i would have loved ANY love for "Never Let Me Go" this year, but no, nothing. Its such a beautiful, artful and heartfelt film.

  • jimmiescoffee | January 25, 2011 7:16 AMReply

    i like david o russell and i always have but he does not belong in the best director category.

  • john | January 25, 2011 7:08 AMReply

    Just because Daft Punks's score for Tron Legacy sounds like a little like Zimmer doesn't mean it wasn't great. Every composer is influenced by other musicians.

  • M | January 25, 2011 6:40 AMReply

    The Town? Sorry I got bored with it, doesn't deserve a nomination.

  • paul | January 25, 2011 6:31 AMReply

    Gosling, Broadbent: couldn't agree more.

  • cirkusfolk | January 25, 2011 6:29 AMReply

    The King's Speech - 12
    True Grit - 10
    The Social Network - 8
    Inception - 8
    The Fighter - 7
    127 Hours - 6
    Black Swan - 5
    Toy Story 3 - 5
    Kids Are All Right - 4
    Winter's Bone - 4

    Personally, despite being snubbed for Director and Editing, I bet Inception walks away with the most total wins. I think it will take everything it is up for, except Screenplay and Picture, thus giving it 6. But of course, depending on how much they like King's Speech, which they seem to do, it could sweep (like films used to do) and get wins for things it doesn't deserve like Score, Cinematogrsaphy, etc.

  • Lauren | January 25, 2011 6:29 AMReply

    Could not agree more with, "...than Colin Firth (who might just win this year; he’s due, even though his piece de resistance performance was last year in “A Single Man”)."
    Firth was absolutely robbed in last year's awards. His performance in A Single Man was so amazing and heartbreaking that I personally felt snubbed when he didn't get the Oscar. Hopefully he'll get it this year though!

  • Powerup | January 25, 2011 6:28 AMReply

    Tron Legacy's score didn't just sound like Hans Zimmer, it actually WAS. Look at the credits: Gavin Greenaway (Hans' Conductor), Alan Meyerson (Hans' Music Scoring Mixer), Toby Chu (Harry Gregson Williams' Arranger)... Daft Punk is only heard in 20% of the score.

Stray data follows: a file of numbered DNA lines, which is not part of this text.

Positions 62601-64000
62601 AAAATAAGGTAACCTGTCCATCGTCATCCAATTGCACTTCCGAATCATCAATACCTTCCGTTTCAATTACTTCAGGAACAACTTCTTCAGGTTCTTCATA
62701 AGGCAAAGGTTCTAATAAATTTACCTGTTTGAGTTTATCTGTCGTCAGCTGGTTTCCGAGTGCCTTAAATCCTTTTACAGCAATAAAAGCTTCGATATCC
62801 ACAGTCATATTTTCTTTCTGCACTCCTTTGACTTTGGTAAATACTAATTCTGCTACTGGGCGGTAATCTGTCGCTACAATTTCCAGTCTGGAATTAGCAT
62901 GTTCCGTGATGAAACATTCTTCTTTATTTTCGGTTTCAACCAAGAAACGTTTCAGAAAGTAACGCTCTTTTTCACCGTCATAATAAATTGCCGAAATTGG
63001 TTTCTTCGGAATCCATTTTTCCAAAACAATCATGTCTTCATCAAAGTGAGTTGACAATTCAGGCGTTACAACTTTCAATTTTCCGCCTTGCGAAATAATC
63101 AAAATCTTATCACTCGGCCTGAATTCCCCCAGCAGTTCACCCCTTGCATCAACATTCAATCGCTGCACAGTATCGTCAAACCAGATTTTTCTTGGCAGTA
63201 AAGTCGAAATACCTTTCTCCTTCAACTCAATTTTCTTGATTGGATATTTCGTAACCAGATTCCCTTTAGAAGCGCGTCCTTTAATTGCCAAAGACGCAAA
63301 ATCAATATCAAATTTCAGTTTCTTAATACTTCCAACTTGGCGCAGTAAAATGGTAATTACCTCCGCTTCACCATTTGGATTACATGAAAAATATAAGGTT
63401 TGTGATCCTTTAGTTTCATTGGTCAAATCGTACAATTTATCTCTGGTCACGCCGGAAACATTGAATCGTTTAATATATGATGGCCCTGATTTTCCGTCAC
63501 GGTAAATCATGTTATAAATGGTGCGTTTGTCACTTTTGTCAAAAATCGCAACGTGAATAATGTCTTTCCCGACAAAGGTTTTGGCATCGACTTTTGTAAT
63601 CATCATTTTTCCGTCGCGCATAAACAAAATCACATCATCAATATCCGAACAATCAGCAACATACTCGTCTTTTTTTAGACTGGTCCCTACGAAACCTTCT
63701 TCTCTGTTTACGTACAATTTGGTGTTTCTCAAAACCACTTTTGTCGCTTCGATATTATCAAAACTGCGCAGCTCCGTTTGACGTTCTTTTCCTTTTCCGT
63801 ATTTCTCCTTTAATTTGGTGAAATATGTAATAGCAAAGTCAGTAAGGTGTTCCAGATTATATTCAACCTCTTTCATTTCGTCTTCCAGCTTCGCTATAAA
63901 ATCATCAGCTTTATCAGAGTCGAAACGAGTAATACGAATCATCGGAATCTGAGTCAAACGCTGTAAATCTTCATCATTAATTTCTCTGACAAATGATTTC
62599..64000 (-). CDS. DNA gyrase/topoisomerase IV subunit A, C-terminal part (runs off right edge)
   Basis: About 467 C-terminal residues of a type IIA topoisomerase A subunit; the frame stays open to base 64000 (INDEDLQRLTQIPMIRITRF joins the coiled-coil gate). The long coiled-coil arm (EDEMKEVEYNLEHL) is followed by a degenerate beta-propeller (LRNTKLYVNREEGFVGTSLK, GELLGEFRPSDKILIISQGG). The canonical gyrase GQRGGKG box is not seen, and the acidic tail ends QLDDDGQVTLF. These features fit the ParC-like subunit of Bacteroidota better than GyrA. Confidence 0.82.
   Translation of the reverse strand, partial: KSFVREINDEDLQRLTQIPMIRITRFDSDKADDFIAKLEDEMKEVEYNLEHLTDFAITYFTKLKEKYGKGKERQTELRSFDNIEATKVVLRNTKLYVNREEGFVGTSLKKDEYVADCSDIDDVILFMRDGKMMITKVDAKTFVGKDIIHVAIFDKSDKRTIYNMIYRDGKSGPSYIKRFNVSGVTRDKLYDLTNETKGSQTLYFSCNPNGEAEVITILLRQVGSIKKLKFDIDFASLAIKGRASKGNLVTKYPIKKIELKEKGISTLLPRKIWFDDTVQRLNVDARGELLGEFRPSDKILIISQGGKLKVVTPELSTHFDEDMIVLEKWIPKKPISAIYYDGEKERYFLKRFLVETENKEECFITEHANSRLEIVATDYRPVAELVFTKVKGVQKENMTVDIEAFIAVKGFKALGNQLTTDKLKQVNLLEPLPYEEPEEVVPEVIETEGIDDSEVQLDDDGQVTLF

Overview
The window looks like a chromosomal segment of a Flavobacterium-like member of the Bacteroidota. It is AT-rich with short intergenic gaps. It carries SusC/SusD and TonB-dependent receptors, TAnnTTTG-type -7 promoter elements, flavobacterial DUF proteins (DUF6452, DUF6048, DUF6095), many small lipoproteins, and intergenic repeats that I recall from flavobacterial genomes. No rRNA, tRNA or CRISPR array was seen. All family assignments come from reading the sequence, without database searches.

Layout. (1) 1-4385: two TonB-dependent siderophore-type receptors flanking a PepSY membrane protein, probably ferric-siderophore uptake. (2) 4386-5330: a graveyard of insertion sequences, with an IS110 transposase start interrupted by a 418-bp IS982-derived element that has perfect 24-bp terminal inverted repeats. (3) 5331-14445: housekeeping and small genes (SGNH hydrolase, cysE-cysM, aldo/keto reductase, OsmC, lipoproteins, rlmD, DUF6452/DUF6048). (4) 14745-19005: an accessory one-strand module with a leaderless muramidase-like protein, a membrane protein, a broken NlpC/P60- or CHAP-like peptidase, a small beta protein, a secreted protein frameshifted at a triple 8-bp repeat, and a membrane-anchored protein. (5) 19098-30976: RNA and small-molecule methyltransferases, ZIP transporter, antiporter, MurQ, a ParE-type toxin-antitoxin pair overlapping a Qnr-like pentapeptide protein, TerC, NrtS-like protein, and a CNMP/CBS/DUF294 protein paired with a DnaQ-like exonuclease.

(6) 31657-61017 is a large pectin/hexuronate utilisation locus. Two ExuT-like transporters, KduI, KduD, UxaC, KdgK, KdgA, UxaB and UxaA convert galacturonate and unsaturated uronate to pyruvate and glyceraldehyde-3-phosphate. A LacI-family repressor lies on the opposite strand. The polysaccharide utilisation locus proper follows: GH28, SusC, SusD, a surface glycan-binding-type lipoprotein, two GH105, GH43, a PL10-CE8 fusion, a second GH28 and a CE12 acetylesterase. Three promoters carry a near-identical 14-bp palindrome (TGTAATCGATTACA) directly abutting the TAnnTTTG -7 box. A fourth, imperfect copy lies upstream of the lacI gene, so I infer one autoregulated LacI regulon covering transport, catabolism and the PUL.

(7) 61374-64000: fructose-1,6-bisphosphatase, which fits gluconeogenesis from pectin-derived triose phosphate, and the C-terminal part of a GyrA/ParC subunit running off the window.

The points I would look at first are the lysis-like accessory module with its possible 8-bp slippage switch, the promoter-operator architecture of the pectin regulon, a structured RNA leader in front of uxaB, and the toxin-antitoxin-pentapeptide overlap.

• RJ | January 25, 2011 6:27 AMReply

    "The Town" was a lot less silly than "Black Swan" which was trying way to hard and just ended up being laughable

  • Jeff | January 25, 2011 6:21 AMReply

    For the life of me, I cannot figure out why David Lindsay-Abaire's name has been left out of discussion of Best Adapted Screenplay. Is it because the same play already won him the Pulitzer? I'm glad to see Kidman get the nomination, and I acknowledge the movie's not perfect, but I'll be damned if the screenplay isn't.

  • cirkusfolk | January 25, 2011 6:20 AMReply

    Even though Black Swan earned some of the major noms, including being the front runner for Best Actress, overall it only scored 5 total noms. This places it tied with Toy Story 3 for 6th place amongst the Best Pic nominees. Hell, even the "thought to be dead" 127 Hours got more noms with 6. Most surprisingly is the absence of Mila Kunis, though I didn't think she did anything special...other than eat out Natalie Portman that is. But then again, I didn't envision the Academy connecting with the movie, so I guess they should be happy with what they got.

  • Frank Armitage | January 25, 2011 6:15 AMReply

    Tron: Legacy score talked about in 20 years? Really, Jim? There's really nothing special or innovative about it. The electronic stuff sounds like John Carpenter, and the orchestral stuff sounds like Hans Zimmer. It's enjoyable, sure, but not worthy of a nomination.

  • Deborah | January 25, 2011 6:09 AMReply

    Could not agree with you more on "The Town", Katie.

  • Jim | January 25, 2011 5:58 AMReply

    Tron: Legacy's score will be heard and talked about 20 years from now, something better than an oscar nomination. Should have been nominated though

  • DuluozGray | January 25, 2011 5:56 AMReply

    Can anyone in their right mind explain why Mila Kunis is deserving of an Oscar nomination for her performance in Black Swan? I see everyone saying she should be nominated, but no one says exactly why. What did she do in that film that ranks it as one of the best performances of the year?

  • Kathleen Walsh | January 25, 2011 5:37 AMReply

    Come on, at the end of the day, the best thing about "The Town" is Jeremy Renner and the car chases. I liked the movie but it's pretty silly.

  • john | January 25, 2011 5:35 AMReply

    no Tron Legacy? :(

  • Marko | January 25, 2011 5:09 AMReply

    I'm more surprised by Tron Legacy being snubbed for Visual Effects than Score, ecspecially when Hereafter got in there for some reason.